News from the oil patch, may 23 electricity videos for students


Wichita oil man Wayne Woolsey and his wife Kay will give $10 million to Wichita State University to build a new home for the Barton School of Business, and another $2 million to support field camps and other programs in Petroleum Geology. The WSU Foundation says this is the single largest cash donation in university history. The Board of Regents approved naming the new building “Wayne and Kay Woolsey Hall.”

In its weekly rig count, Baker Hughes noted three more active rigs in New Mexico, two more in Texas, but noted that losses elsewhere held the total nationwide to 1,046, up one gas rig. Independent Oil & Gas Service reports the count was unchanged in eastern Kansas with 16 active rigs, and 25 active oil and gas drilling rigs west of Wichita, down one. Drilling is underway at one site in Russell County. Operators were moving in completion tools to five leases in Barton County and six in Ellis County.

Independent Oil & Gas Service reported just six new well completions across Kansas, three east and three west of Wichita, including one dry hole in Barton County, and one completion about to make the list in Ellis County. So far this year, operators in Kansas have reported 575 newly-completed wells.

With the explosive growth in the Permian Basin comes a huge windfall for the State of New Mexico. Land leases to the oil and gas industry generated more state income over the last year than in the last six. According to The Carlsbad Current Argus, this year’s oil and gas lease sales on State Trust land surpassed the one-year record in May. Fiscal year 2018 still has one monthly lease sale to go, and has already generated a record $102.2 million total for state coffers, according to the newspaper.

North Dakota’s top energy regulator blames the weather for a monthly drop in the state’s crude oil production to 1.16 million barrels per day in March. Director Lynn Helms of the Department of Natural Resources also said the state’s natural-gas flaring rate was unchanged from February to March: 258 million cubic feet per day of natural gas burned off at oil well sites. That’s an 89% capture percentage, which meets the current target. Lawmakers have established goals and offered incentives to increase the capture rates and reduce flaring in North Dakota.

The International Energy Agency opened discussions with major oil-producing nations about collapsing output from Venezuela, home to the world’s biggest petroleum reserves. President Nicolas Maduro’s victory in widely-criticized elections brought on more U.S. sanctions against the nation’s already-crippled energy industry. On Friday, two days before the Venezuelan election, the administration announced sanctions against a powerful governing party politician and his family. The Treasury Department also for the first time formally accused President Maduro of profiting from illegal narcotics shipments. And on Monday, the administration announced an executive order banning U.S. citizens from being involved in the sales of that country’s accounts receivables related to oil and other assets.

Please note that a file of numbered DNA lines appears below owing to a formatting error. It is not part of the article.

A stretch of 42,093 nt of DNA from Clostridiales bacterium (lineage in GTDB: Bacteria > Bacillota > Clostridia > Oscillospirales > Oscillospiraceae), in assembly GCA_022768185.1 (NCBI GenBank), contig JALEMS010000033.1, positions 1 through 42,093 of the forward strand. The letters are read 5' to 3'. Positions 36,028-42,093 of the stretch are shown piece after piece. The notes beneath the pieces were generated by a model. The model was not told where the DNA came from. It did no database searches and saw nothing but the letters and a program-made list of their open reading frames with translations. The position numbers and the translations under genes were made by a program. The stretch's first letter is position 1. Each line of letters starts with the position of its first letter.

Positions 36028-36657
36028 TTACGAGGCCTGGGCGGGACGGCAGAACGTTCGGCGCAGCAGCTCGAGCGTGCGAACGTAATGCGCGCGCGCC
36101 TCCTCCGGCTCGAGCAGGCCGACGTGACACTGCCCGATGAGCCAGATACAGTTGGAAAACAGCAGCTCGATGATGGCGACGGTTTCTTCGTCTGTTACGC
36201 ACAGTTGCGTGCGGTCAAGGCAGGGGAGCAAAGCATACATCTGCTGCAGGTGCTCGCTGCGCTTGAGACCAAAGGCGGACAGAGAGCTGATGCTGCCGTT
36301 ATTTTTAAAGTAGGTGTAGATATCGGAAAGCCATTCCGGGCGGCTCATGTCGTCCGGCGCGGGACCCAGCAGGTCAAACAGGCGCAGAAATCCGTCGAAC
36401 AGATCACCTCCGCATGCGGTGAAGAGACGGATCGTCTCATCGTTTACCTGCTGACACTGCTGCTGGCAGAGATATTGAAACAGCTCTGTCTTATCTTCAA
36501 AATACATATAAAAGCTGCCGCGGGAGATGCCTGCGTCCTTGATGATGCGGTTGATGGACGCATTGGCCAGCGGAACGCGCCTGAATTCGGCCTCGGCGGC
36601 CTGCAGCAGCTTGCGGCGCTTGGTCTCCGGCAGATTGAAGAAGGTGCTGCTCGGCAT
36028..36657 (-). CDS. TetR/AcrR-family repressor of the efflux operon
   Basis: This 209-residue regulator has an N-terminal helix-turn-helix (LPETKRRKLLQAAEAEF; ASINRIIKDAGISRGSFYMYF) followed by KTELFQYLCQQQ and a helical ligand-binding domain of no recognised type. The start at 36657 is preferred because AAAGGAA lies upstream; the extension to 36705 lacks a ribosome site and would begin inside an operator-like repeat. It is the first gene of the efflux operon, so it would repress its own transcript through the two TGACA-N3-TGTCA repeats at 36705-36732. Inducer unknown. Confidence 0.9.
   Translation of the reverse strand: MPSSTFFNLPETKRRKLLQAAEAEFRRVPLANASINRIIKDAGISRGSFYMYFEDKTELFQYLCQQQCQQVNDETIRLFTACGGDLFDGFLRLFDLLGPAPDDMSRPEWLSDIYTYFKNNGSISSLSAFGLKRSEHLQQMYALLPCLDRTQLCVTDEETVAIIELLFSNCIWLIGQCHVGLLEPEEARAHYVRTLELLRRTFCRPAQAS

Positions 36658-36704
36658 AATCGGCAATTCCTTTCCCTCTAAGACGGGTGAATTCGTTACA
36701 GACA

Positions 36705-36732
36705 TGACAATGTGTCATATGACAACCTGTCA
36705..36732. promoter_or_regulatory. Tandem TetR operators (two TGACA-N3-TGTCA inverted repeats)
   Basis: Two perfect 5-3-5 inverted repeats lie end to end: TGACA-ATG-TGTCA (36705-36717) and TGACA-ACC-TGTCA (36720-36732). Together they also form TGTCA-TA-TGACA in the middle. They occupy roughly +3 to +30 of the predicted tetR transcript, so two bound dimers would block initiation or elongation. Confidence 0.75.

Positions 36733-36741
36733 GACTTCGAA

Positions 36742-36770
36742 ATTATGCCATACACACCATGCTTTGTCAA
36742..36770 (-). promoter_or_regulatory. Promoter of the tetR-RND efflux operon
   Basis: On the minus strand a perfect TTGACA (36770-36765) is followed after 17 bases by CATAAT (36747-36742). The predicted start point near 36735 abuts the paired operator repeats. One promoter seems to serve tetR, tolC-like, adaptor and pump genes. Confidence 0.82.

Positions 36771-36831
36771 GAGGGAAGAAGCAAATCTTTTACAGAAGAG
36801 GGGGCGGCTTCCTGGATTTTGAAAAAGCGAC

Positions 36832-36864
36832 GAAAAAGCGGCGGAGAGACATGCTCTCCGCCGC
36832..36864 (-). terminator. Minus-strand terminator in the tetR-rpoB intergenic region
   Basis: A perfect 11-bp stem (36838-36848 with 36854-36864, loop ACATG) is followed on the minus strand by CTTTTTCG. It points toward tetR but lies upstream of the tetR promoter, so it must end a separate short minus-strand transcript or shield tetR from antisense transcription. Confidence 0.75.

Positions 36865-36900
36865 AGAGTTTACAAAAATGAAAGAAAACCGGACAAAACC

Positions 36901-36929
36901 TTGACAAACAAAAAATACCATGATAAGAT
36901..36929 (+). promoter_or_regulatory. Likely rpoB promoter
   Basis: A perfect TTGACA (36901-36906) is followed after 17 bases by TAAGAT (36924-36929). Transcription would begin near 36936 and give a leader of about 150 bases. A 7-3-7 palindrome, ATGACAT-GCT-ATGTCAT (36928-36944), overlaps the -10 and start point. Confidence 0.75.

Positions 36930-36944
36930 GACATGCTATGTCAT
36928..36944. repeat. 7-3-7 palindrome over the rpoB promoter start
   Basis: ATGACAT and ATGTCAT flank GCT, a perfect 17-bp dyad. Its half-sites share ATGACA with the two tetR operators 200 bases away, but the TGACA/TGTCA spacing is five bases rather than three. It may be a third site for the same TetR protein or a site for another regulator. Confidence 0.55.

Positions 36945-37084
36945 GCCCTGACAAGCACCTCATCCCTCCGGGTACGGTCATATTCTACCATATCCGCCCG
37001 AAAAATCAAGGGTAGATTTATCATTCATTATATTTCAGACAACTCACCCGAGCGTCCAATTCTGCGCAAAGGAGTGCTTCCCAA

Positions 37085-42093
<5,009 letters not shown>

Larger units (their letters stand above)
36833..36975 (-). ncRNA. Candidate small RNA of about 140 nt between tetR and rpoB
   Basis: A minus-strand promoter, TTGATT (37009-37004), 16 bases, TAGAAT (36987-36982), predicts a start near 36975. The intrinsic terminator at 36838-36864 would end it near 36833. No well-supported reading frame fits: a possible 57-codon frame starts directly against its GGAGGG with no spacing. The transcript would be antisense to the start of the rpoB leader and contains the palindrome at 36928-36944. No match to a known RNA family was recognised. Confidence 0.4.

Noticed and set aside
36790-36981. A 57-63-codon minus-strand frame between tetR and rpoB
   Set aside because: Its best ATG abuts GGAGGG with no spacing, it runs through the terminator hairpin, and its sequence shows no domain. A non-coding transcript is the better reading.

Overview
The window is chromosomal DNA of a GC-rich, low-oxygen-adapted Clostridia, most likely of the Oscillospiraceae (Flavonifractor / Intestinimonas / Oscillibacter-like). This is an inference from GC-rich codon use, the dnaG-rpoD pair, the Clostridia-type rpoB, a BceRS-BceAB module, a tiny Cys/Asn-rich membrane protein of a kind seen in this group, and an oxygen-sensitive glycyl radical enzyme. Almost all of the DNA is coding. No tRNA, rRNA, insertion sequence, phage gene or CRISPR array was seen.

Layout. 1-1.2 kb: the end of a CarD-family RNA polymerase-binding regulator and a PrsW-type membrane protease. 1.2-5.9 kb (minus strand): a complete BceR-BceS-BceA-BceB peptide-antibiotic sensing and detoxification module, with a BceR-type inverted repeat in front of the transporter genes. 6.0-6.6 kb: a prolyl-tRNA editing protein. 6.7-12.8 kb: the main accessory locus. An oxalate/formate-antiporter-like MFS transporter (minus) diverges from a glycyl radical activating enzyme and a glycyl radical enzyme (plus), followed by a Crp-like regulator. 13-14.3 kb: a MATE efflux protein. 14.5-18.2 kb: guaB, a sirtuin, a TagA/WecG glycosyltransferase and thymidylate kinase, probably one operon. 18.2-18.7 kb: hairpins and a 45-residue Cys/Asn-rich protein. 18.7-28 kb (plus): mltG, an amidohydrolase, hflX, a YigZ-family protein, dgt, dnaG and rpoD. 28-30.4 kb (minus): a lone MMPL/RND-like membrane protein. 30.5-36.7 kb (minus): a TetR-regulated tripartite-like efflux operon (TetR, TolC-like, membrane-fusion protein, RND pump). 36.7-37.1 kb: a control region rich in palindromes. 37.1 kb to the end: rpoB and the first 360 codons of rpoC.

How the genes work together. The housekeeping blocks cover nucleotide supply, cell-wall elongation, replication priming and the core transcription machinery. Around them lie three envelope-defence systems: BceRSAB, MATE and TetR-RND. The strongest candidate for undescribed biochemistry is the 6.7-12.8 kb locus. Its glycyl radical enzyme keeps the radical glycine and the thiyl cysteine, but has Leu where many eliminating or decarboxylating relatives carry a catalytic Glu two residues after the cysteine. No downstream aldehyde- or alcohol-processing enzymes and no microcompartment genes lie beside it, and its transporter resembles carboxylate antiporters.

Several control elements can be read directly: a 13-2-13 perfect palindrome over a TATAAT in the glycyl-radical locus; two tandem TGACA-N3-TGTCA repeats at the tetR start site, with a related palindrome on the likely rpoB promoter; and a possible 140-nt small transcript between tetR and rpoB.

If European nations are to continue buying oil from Iran, they’ll need to consider how they’ll insure those oil tankers. By November, U.S. sanctions will likely prevent members of the International Group from insuring the global tanker fleet if they’re hauling cargo to or from Iran. In the past, some carriers and countries have set up their own sovereign insurance funds to cover shipments that run afoul of sanctions.

The production-cut deal between OPEC and its allies should hold in its current form until December 2018, but one analyst suggests the risk of compliance slippage has materially increased with our decision to withdraw from the nuclear accord with Iran. Ending sanctions waivers could help ease the addition of new cartel production next year, according to the Web site Rig Zone, citing analysis from BMI Research.

Russia’s Finance Ministry is predicting the country will post a budget surplus in 2018 for the first time in seven years, thanks to the oil-price rally and a five fold increase in oil and gas revenues. Oil and gas exports account for around 40 percent of Russia’s federal budget revenues.

A dramatic increase in natural gas production helped the US become a net exporter last year. Forbes reports US natural gas exports nearly quadrupled to almost 1.94 billion cubic feet per day. More than half of that went to Mexico, South Korea and China.

Bloomberg reports Europe will vie with China for U.S. Liquefied Natural Gas, as new export facilities come online here. Imports from the two are roughly equal now. But China is trying to replace its coal consumption, and Europe is hoping to replace its own declining domestic gas production. European imports climbed 20% last year, while China’s consumption jumped 42%.